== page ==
Late Friday following the Eagles re-signing Jeremy Maclin to a one-year contract, it was suggested that the move could predicate a trade of DeSean jackson, a rumor that simply doesn't add up.
Eagles writer Jimmy Kempski wrote a piece for Philly.com exploring the option of moving Jackson because the team had already locked up Maclin and Riley Cooper earlier this week, expanding the portion of their salary cap allocated to receivers.
"After (signing of Maclin and Cooper)," Kempski wrote. "The Eagles will have $26,420,000 allocated to their WRs in 2014. That is the second highest total in the NFL, behind only the Dolphins....the Eagles' WR cap number for 2014 is almost double the league average of $13,560,537."
Kempski also went on to outline how Jackson may not necessarily fit into the Eagles culture being cultivated by second-year head coach Chip Kelly which places a premium on selflessness and a "team-first" mentality.
All of those are valid points along with the fact that at 5'10", 175 pounds, Jackson does not necessarily fit into Kelly's "Big people beat little people" philosophy.
However, trading away the team's top receiver after re-signing Cooper who had a career year (albeit only hauling in 47 catches) to a deal that pays him $25 million but with only $10 million (or the first two seasons) guaranteed along with Maclin, who is one year removed from his second reconstructive knee surgery, would place the league's second rated offense squarely behind the eight ball heading into 2014.
Yes, Cooper forged a bond with quarterback Nick Foles in 2013 that helped propel the Eagles offense, but he still only posted three games with 100 or more receiving yards.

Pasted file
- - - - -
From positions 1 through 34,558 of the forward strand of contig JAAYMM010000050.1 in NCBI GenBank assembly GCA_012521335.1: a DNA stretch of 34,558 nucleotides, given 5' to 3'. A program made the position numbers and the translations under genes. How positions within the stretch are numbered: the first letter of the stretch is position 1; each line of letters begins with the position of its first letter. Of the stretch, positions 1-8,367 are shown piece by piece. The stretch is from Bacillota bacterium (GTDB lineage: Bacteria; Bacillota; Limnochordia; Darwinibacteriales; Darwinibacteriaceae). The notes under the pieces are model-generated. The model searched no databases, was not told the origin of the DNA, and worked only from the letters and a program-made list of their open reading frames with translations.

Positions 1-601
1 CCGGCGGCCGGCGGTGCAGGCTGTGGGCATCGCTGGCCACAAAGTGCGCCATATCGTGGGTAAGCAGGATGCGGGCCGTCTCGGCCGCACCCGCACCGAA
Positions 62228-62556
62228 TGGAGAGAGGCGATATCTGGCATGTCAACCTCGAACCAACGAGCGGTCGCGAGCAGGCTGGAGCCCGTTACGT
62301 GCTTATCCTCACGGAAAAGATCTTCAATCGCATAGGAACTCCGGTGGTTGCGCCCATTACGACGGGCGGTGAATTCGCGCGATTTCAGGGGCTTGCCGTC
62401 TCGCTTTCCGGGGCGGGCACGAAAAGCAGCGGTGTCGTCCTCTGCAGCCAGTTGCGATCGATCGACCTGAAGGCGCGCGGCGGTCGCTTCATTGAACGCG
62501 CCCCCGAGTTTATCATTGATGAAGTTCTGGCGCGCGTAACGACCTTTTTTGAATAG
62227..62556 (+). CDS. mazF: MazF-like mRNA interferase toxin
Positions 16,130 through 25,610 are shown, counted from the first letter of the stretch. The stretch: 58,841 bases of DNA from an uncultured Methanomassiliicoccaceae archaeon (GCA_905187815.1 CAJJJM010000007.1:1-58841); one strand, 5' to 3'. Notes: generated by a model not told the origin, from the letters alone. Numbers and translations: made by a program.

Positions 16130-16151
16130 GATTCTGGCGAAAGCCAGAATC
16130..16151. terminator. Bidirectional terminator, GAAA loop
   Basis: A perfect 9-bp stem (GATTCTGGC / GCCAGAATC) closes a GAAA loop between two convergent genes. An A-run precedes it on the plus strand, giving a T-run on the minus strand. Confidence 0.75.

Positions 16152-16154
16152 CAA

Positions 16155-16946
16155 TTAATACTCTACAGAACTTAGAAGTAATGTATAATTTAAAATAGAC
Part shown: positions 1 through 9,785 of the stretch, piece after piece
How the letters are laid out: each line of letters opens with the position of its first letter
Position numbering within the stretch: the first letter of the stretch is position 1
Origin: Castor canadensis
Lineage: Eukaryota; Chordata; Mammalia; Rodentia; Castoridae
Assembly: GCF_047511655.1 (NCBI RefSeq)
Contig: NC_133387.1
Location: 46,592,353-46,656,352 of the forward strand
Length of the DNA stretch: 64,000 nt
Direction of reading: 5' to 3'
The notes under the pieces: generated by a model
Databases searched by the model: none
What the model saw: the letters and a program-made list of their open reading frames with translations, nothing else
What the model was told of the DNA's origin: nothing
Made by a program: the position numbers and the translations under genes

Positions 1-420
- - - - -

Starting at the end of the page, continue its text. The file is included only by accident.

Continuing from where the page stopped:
Taking away Jackson's game-changing playmaking ability in a scheme built around speed on the edges is simply too risky a gamble for the defending NFC East champions to take.
Now, if the Eagles can net a first-round draft choice in return for Jackson which would allow the team to move up high enough to snag a receiver such as Mike Evans, Sammy Watkins or Kelvin Benjamin as a replacement for Jackson than the move is certainly worth exploring and may even be the most prudent way of building Kelly's ideal offense.
However, Jackson's contract - a 12,500,000 cap number in 2014- makes a trade nearly prohibitive. Given Jackson's lack of size and hefty price tag, dealing him away for a first-round pick may be a tall order.
It seems that there are only three options facing the Eagles at this point.
Restructuring Jackson's deal and spreading the guaranteed money over the life of a longer contract.
Release him and eat the $6 million dead money that doing so would do.
Or proceed with a receiving corps that while among the pricest in the league features a unique blend of speed and playmaking ability with Jackson and Maclin along with a player who could develop into a premier possession receiver who also showed flashes last season of being the quarterback's favorite target along with a dependable red-zone target.
Either way, trading Jackson away doesn't seem to be the most prudent or even possible option for Howie Roseman and company.